Consider Color for more Fishing Success


It’s at about this time every year when many anglers take a look into their tackle containers to do an inventory of baits and see what’s needed to start the open-water season. We make a note of baits from previous years that are running low in our inventory, and we also think about new ones to add.

One topic frequently asked about is color. Lure makers are always introducing new colors, and anglers ask themselves and their fishing friends if lure color really matters to the fish. Beginning and expert anglers are always trying to figure out how much impact color has on success.

In the minds of many of the best anglers, lure color can be simple: Sometimes color matters; sometimes it doesn’t. When the fish are biting, they’ll often hit any color you put out there. When they don’t want to eat, color becomes one of several very important considerations. There are times when having the right color of bait will result in more fish being caught.

There are ways to increase the odds. Let’s say we’re after walleyes, and we’re using jigs with a plastic trailer. If there are two anglers in the boat, one should try, for example, an orange jig head with a chartreuse tail—that’s a great walleye color combination almost anywhere. The other angler should try maybe a blue head, purple body. By doing so, we’re showing the walleyes four different colors. We’re increasing the odds by showing them more color options they may want on that particular day.

Now let’s say the angler using the orange/chartreuse combo is catching more fish. If you really want to fine-tune your color option, one angler should try an orange head/orange tail jig; the other should tie on a chartreuse head/chartreuse tail jig. By doing so, we’re going to see if there really is a dominant color on that particular day.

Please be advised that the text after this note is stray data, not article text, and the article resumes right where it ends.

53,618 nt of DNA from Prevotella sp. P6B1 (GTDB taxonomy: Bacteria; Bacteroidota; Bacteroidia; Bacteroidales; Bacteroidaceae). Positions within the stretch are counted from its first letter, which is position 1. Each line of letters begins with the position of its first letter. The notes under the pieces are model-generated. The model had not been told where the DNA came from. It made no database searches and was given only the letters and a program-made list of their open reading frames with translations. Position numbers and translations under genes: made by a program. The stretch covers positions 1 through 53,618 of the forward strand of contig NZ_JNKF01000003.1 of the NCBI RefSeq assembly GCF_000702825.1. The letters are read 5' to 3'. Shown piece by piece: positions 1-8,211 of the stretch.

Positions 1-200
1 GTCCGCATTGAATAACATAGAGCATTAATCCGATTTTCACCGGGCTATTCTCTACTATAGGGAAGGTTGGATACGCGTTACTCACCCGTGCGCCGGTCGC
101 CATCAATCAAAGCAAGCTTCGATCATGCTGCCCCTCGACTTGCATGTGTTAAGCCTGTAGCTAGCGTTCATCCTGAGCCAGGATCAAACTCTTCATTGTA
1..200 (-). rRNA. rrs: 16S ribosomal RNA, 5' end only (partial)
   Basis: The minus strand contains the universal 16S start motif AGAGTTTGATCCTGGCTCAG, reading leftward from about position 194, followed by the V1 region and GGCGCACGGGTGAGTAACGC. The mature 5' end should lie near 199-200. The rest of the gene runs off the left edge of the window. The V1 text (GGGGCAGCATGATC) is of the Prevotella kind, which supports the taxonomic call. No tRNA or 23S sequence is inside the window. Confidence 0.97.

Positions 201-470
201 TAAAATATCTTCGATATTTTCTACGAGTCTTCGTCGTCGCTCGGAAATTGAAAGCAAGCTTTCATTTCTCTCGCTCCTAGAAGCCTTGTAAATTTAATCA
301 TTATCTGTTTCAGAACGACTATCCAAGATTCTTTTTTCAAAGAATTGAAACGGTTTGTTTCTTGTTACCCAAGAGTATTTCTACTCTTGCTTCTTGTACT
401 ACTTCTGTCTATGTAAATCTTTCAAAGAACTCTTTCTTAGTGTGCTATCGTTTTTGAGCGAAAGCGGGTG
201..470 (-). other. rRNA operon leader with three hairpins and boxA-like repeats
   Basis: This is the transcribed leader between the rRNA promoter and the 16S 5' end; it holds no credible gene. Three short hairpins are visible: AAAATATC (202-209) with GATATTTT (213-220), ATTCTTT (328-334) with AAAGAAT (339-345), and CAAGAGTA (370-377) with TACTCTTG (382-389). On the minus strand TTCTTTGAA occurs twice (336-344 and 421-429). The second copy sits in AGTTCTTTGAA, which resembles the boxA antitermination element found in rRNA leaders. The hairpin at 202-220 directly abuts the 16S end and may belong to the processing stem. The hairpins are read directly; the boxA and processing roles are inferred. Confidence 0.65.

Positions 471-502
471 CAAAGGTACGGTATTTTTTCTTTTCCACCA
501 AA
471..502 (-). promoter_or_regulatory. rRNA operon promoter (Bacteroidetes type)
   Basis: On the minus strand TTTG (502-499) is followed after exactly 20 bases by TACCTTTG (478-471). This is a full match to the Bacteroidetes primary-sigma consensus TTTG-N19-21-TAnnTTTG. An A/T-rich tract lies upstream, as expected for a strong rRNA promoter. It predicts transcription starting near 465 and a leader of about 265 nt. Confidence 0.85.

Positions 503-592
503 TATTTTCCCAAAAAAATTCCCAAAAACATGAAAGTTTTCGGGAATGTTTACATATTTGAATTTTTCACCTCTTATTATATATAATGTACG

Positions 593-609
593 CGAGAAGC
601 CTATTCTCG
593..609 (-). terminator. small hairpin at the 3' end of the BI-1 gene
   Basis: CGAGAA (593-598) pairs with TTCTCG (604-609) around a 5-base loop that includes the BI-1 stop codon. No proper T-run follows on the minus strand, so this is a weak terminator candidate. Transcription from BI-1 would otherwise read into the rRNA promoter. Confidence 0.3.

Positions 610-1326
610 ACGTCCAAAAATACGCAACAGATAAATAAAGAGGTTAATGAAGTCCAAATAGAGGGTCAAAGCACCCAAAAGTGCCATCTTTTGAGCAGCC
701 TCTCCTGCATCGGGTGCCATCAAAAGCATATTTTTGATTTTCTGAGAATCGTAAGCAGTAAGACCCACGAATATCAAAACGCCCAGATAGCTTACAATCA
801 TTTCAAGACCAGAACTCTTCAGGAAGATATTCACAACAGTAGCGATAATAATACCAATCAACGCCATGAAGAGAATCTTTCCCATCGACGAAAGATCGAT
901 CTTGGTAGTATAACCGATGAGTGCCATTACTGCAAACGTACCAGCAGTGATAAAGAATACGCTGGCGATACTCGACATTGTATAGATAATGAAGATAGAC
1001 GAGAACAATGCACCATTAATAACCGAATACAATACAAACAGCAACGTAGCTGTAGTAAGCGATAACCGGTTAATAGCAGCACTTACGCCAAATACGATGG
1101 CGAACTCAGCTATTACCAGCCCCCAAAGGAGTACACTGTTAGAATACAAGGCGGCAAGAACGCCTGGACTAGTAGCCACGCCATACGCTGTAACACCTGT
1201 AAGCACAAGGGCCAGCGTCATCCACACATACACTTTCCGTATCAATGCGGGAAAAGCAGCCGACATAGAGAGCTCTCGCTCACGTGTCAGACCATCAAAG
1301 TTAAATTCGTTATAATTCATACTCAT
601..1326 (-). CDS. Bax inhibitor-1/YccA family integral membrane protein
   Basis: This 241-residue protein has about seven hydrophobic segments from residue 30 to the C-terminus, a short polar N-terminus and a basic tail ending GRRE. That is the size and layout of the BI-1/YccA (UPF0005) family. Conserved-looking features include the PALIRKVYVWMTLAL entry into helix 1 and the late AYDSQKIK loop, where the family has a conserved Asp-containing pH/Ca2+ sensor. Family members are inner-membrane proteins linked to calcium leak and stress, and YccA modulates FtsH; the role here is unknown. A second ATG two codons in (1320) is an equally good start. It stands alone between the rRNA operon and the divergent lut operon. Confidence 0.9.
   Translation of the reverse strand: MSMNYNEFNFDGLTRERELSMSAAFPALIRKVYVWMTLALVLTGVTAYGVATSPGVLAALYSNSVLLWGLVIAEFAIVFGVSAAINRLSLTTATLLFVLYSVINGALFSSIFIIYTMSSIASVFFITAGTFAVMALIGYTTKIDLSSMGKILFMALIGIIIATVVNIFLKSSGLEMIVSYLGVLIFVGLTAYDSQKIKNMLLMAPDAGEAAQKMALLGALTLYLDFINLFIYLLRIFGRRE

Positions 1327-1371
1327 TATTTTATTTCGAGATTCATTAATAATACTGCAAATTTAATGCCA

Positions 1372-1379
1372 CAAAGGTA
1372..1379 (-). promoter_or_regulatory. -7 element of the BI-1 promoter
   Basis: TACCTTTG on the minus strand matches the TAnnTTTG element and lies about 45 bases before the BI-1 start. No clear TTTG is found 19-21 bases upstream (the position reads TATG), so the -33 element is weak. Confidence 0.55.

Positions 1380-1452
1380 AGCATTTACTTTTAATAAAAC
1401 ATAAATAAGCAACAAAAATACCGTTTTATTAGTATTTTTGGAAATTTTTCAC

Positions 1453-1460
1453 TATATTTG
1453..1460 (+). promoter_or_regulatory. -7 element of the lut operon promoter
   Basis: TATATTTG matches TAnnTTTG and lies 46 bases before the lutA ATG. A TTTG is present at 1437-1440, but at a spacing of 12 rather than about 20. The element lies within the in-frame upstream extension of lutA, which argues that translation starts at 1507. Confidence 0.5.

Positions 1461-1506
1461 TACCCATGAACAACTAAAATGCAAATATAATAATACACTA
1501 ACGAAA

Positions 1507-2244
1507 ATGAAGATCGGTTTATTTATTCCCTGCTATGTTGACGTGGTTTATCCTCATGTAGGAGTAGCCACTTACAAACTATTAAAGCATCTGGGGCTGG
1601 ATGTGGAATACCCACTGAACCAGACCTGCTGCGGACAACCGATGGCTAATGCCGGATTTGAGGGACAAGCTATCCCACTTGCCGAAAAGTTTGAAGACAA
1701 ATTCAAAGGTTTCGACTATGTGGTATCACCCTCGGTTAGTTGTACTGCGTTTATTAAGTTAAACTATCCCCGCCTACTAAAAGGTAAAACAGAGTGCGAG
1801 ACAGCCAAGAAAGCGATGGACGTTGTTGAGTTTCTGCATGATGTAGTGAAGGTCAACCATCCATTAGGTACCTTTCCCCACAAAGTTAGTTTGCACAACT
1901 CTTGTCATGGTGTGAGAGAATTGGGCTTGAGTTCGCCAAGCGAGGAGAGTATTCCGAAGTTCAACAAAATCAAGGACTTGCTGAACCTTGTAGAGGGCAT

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Conditioning is also another consideration. Sometimes fish become conditioned to a particular color. That orange/chartreuse combination we just talked about gets used so much that the fish become a little reluctant to hit it. If you’ve been catching them on a particular color or pattern, but that pattern suddenly dies off, try a different color. You’ll probably catch a few more.

Some anglers aren’t sure of the importance color, and these are the same anglers that have boxes full of baits of different colors or a bunch of marking pens so they can change the color or appearance of their bait quickly.

If you experiment with color you’ll probably decide that, at times, if you’re using the right one, you’ll catch more fish. And, if you’re not using the right color, you’re catching may be limited. This year, experiment with different lure colors and see what you find out.

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